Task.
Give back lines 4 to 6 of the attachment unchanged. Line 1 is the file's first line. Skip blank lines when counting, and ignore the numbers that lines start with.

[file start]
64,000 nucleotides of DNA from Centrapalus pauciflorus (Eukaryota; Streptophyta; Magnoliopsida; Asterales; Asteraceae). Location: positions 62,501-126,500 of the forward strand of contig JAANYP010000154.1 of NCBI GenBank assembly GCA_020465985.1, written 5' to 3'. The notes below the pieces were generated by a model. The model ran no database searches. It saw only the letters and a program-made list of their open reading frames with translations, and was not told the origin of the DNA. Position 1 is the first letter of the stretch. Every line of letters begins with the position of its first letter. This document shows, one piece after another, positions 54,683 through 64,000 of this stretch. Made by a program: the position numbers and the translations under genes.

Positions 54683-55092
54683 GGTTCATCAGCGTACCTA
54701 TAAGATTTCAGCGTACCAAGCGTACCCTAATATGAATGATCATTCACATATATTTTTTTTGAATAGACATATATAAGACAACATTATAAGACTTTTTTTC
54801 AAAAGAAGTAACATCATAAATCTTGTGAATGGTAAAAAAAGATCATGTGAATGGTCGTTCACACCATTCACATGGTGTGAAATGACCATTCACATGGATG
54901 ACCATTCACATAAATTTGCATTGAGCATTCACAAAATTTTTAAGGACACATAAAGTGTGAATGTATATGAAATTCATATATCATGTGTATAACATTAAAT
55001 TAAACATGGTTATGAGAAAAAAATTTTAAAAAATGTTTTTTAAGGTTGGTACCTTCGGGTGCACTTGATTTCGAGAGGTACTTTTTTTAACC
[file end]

54701 TAAGATTTCAGCGTACCAAGCGTACCCTAATATGAATGATCATTCACATATATTTTTTTTGAATAGACATATATAAGACAACATTATAAGACTTTTTTTC
54801 AAAAGAAGTAACATCATAAATCTTGTGAATGGTAAAAAAAGATCATGTGAATGGTCGTTCACACCATTCACATGGTGTGAAATGACCATTCACATGGATG
54901 ACCATTCACATAAATTTGCATTGAGCATTCACAAAATTTTTAAGGACACATAAAGTGTGAATGTATATGAAATTCATATATCATGTGTATAACATTAAAT